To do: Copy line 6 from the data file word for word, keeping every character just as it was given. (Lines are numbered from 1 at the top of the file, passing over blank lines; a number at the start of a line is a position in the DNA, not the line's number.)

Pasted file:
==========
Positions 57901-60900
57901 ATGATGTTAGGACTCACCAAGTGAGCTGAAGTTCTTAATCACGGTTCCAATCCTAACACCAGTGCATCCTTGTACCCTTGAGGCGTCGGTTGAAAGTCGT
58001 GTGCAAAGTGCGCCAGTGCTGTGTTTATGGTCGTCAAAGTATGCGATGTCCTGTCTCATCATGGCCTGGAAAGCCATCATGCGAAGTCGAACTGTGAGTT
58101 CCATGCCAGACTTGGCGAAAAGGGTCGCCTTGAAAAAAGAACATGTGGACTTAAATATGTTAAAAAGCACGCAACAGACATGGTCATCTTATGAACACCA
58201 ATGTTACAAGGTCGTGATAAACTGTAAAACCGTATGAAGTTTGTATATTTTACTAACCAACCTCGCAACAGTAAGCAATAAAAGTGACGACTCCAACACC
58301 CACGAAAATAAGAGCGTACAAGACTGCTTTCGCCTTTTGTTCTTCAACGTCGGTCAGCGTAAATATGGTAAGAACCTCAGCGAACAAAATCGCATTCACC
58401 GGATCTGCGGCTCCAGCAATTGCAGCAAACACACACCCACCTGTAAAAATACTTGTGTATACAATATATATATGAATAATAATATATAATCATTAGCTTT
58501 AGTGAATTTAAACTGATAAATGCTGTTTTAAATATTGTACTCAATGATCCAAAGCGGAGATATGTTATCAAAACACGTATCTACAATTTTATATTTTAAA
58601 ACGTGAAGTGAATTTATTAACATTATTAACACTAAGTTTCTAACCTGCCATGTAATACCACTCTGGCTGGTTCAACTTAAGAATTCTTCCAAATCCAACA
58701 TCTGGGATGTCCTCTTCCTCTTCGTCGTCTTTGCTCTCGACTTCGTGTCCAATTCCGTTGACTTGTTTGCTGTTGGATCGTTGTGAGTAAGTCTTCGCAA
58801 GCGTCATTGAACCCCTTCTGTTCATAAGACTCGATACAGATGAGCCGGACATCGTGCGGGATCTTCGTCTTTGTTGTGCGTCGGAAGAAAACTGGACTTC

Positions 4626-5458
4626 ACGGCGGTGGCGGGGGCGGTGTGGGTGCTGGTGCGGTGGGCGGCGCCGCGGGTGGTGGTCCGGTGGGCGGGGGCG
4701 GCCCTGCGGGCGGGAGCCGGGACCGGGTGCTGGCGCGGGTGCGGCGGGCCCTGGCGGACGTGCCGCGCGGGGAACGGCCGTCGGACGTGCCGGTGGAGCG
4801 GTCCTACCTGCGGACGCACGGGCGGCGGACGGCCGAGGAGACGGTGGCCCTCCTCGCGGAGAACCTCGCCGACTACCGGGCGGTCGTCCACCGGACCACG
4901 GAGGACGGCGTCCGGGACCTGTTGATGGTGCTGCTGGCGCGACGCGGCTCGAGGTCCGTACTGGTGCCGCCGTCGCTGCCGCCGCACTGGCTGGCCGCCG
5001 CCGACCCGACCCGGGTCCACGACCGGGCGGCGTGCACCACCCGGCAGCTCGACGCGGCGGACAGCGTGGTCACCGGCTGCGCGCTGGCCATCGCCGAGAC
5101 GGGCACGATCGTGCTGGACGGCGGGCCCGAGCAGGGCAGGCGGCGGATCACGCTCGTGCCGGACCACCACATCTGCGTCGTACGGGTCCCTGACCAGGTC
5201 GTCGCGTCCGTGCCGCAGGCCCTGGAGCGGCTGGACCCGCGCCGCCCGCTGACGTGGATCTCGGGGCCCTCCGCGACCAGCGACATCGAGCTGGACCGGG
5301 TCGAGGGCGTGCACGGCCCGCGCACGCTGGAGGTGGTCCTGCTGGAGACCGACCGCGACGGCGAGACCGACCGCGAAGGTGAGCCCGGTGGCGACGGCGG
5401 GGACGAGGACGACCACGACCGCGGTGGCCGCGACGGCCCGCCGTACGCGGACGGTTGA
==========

58301 CACGAAAATAAGAGCGTACAAGACTGCTTTCGCCTTTTGTTCTTCAACGTCGGTCAGCGTAAATATGGTAAGAACCTCAGCGAACAAAATCGCATTCACC